Rodrigo Abd, Pulitzer Prize winning photographer for The Associated Press and three-time winner of the OPC’s Best Feature Photography Award, said he is drawn to covering Peru because there are so many layers to the “very complex story.” Abd, who previously lived in Peru for nearly nine years, said current protests stem from mining conflicts in the south, fueling anger among many Indigenous groups such as Maras and Quechua that helped to elect the ousted president Castillo.

“The people are really angry because they think that even if [Castillo] was not a great president, it was their president that they elected. We’re talking in this story about very old problems in Peru,” he said. “About Indigenous people being always at the back of [political] positions in Lima.”

Peru’s economy has been growing for 20 years, Abd said, but most people have not seen the benefits and “the inequality is incredible.”

“It’s very interesting for a journalist, but it’s very bad for people. The economy is going down, the people who are facing the blockades of the protesters, they support the protesters but at the same time they are suffering. They can’t work, most of them. It’s very difficult to move products from community to community, not only for big companies. People are suffering,” he said.

Abd said he hopes for conditions to stay calmer than they were in December and January, but the political situation remains the same, and he said hostilities could worsen if the government doesn’t call new elections over the next few months.

The moderator of the program, Adam Jourdan, regional bureau chief in South Latin America for Reuters, asked the panelists about how they cope with fatigue and other physical and mental challenges while covering conflict.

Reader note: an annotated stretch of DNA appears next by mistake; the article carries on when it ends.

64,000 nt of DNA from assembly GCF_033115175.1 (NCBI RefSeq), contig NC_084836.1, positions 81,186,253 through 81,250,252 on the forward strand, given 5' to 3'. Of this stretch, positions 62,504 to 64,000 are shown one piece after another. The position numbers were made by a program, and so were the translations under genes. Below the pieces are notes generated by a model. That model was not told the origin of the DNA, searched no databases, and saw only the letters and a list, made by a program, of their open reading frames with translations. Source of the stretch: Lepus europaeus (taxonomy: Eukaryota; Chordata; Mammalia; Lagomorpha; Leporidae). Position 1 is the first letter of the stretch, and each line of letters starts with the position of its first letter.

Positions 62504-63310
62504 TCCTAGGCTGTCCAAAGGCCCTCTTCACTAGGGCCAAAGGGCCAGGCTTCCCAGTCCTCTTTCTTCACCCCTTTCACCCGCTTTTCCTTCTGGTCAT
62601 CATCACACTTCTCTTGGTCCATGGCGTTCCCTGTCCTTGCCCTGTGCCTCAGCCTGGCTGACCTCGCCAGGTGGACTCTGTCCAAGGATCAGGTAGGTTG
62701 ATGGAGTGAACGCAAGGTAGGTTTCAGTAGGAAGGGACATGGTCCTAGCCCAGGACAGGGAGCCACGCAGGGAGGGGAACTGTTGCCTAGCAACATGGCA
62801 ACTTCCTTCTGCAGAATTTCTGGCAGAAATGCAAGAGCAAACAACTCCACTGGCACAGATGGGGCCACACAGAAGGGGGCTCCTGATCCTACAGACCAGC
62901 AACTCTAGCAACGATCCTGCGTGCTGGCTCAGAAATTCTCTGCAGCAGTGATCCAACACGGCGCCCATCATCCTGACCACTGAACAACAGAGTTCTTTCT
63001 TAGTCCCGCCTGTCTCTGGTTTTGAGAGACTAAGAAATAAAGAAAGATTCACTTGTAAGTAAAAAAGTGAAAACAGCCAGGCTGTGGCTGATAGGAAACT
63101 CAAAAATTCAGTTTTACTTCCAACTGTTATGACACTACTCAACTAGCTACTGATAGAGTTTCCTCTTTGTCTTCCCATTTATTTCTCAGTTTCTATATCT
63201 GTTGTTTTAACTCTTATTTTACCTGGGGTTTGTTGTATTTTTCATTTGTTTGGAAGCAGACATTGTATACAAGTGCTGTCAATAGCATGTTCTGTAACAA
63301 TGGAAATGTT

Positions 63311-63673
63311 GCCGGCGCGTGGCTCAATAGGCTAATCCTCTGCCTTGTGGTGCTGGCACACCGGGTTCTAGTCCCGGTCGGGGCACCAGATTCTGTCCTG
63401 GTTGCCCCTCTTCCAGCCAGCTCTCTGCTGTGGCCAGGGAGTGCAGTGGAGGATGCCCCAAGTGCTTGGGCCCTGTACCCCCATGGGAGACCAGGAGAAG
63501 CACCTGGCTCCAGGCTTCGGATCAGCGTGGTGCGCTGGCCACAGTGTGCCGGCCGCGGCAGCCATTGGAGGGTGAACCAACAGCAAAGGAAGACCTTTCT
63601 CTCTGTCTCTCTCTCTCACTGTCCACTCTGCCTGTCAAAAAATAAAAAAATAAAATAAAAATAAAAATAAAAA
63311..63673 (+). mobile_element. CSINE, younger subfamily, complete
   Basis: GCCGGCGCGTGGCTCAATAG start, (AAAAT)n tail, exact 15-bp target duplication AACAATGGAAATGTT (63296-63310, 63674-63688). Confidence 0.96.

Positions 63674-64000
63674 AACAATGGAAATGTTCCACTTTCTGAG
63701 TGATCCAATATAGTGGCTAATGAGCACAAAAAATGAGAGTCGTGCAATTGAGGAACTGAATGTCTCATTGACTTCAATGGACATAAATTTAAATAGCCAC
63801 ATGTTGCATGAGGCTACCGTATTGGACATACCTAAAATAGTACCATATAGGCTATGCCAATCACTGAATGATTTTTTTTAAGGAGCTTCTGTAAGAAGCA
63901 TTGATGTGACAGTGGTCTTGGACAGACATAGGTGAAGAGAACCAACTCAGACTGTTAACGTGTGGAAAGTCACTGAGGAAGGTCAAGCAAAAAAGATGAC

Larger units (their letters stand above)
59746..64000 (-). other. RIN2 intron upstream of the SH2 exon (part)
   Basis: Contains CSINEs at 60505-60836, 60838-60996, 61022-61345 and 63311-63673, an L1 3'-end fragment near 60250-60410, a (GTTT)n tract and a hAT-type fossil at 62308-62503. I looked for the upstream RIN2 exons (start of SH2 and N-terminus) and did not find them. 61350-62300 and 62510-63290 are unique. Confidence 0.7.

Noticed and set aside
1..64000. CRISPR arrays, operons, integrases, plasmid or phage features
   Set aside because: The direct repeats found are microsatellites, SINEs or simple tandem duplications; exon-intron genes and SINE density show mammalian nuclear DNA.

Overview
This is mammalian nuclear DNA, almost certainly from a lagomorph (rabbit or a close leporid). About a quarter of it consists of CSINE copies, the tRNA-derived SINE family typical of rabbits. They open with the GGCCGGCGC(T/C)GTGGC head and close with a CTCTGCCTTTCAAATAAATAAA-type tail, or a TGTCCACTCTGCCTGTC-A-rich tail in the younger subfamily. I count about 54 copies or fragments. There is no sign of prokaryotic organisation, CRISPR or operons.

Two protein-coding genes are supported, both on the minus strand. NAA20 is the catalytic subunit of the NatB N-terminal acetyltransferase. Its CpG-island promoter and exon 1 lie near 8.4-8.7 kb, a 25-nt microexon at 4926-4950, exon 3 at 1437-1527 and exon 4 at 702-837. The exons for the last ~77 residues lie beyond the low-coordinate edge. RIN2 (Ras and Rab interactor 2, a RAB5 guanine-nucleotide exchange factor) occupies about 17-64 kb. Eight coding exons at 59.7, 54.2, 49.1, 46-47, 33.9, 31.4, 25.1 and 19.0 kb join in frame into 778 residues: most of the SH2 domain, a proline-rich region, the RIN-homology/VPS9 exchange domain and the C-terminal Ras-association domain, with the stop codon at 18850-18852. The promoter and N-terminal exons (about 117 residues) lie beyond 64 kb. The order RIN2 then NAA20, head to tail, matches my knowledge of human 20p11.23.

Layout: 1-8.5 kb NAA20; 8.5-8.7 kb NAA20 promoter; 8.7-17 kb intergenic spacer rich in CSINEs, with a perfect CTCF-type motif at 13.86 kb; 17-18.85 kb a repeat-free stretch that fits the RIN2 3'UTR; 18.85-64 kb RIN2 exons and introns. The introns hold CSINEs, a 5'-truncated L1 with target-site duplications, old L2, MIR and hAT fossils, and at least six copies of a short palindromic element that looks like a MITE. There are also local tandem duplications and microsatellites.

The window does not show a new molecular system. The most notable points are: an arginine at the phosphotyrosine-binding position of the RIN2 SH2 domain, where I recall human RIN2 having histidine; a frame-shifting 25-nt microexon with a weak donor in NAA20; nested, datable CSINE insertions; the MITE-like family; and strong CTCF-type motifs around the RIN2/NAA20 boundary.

“It was important to stay in constant touch with people back in our newsroom,” Schmidt said. They frequently checked in with their security team in London, “always letting them know when things were escalating during a protest, or letting them know we had gotten back safely.”

Schmidt advised reporters to pack a first aid kit and road-hardy snacks to continue working in places where businesses are shut down. She added that the most important item she packed in her survival kit ended up being a head lamp, which she used to hike with at night.

Abd said it was challenging to face blockades in cold weather, and recalled after driving for many hours one night, they came to one roadblock where residents demanded that they record a local ceremony before they drove on.

“But it was it was nice also, because we connected in another way with people. We lived those moments with them. We understood the story better. It was more complicated to work, more difficult, but at the same time it was good to go to these remote towns and talk to people.”

Villegas agreed that the strain from reporting in chaotic conditions takes a toll.

“All those things add up. It’s a lot of stress. Stress not knowing when you’re going to get there, not knowing if you’re going to be able to get through. We had car issues at one point. And then on top of that you have to file stories,” he said.

Villegas said the emotional burden from covering conflict can creep up on you, as you try to shelve your reactions in the moment and focus on the job.

“You’re going to these places that suffer these really violent, traumatic events and you’re asking people repeatedly to tell you about what is most likely the worst and most painful day in their life.”

He said after the recent difficult reporting trips, he was able to spend time with family, and took advantage of Reuters’ counseling service to help ease the emotional aftermath.

Click the window below to watch a playlist of video clips from the program.